Spotlight: J.J. Miller, SVP, video & media production
We’re excited to introduce our April employee spotlight, J.J. Miller, Sharecare’s SVP of video & media production. J.J. graduated from The University of North Carolina at Chapel Hill in 1994, and has since navigated a prolific career, including serving as a VP of programming at People TV, executive producer at Time Inc., and VP and senior creative executive for Katie Couric Media. She’s also had career stops at HuffPost, SiriusXM, and the Oprah Winfrey Brands.
This month, J.J. was inducted into the NC Media & Journalism Hall of Fame as one of six 2023 Honorees. The recognition honors diverse individuals and exceptional leaders with ties to North Carolina who demonstrate leadership in their spheres of influence, while exemplifying the highest professional standards and commitment to inspiring and advancing young people in media and journalism careers. But the career highlight we’re most proud of? J.J.’s five years at Sharecare leading the video and media production team – which earned dozens of awards last year under her direction and over 100 awards during her tenure at Sharecare.
Accomplishments aside, what truly distinguishes J.J. is her passion for storytelling, and her firm commitment to representing the diverse experiences of individuals with empathy and humanity – and we couldn’t be more proud to have her as part of the Sharecare family.
Tell us about your role, J.J.
Sure. I’m senior vice president of video & media production at Sharecare, so I manage video and media across all branches of the company, all divisions. Whether it’s a video needed for our Enterprise business, to our social feeds, or Life Sciences division – anything that is video I oversee.
Most of Sharecare’s videos and media can be categorized between three groups. There’s the editorial team that meets daily to coordinate Sharecare’s forward-facing content for consumer, client, and user feeds. There’s also our work with the Life Sciences division to support client relationships with pharmaceutical companies – and that content mostly lives on sharecare.com and is primarily made up of videos that coincide with different health conditions. Lastly, we work on videos across the company with the product and marketing teams – whether that is to deliver the content client services needs to run a webinar, or to give the sales teams video content to explain what a product does, we do it all. We also make sure the Sharecare app has all kinds of interesting and compelling content in each user’s feed.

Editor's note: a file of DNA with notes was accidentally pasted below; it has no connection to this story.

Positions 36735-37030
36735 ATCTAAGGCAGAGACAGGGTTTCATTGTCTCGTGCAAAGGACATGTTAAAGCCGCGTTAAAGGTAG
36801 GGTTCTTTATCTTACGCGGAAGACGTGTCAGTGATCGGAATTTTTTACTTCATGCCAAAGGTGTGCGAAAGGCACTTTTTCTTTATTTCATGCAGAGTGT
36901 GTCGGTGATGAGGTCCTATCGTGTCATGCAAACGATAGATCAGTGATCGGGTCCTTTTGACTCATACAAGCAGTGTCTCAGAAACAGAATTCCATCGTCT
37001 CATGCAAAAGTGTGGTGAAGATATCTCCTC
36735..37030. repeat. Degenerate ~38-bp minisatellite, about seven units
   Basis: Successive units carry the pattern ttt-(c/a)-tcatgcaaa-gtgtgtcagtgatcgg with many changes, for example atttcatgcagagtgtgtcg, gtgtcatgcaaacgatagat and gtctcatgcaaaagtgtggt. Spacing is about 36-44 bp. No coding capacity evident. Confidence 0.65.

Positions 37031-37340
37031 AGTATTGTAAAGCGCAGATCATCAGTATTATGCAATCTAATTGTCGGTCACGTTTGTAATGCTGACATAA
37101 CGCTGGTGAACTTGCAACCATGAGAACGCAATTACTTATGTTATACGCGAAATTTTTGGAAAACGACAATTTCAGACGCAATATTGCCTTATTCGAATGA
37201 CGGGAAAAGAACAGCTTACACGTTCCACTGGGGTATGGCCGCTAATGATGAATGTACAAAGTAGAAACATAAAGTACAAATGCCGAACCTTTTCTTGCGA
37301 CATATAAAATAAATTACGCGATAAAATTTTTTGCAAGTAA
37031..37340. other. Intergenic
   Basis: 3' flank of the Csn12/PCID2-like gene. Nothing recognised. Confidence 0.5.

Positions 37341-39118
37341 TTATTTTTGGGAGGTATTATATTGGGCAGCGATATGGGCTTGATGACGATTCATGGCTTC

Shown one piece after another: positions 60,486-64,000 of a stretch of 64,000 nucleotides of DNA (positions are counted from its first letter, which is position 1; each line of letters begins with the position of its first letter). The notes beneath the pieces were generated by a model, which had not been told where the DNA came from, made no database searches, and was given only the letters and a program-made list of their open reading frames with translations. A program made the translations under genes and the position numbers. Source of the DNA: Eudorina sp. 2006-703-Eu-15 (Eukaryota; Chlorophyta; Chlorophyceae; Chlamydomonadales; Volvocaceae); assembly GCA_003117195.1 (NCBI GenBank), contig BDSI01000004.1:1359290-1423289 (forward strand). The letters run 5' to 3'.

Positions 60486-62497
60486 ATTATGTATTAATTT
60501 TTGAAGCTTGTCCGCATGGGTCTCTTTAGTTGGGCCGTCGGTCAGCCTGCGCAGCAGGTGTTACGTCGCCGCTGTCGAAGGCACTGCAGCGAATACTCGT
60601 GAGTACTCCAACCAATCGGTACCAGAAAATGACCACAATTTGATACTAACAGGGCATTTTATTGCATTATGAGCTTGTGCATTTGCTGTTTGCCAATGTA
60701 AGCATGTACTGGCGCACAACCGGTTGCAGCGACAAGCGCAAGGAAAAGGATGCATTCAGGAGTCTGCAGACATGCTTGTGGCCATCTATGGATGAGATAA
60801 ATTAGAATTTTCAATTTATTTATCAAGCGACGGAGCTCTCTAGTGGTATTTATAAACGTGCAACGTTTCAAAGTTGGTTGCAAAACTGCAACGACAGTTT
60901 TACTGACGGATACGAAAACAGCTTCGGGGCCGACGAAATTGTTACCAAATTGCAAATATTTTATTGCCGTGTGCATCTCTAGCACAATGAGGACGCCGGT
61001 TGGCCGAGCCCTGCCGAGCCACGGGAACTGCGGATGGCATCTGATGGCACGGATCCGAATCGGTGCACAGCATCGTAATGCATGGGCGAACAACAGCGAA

What’s your favorite project you’ve worked on?
Some of the most exciting work we’ve done is Sharecare Vital Voices, which was created with the Life Sciences division to showcase the authentic stories of real patients across different races, cultures, and backgrounds. There’s been several of our clients who – especially given the increasing importance of the Black Lives Matter movement and struggle for LGBTQA rights – have realized there are such deep existing health disparities and have championed making content that speaks to these diverse groups to spotlight their voices and show just how unique their personal health journeys are.
Recalling Rev. Dr. Martin Luther King Jr.’s remarks that “of all the forms of inequality, injustice in health care is the most shocking and inhumane,” I’ve also been more aware of just how important it is to shine a light on these stories. In general, we all know increasingly more about inequities post COVID, and just how big that disparity is, but it’s wonderful to intentionally place increased focus and attention on voices that haven’t been previously heard within the healthcare conversation.
Can you share a little more about Vital Voices?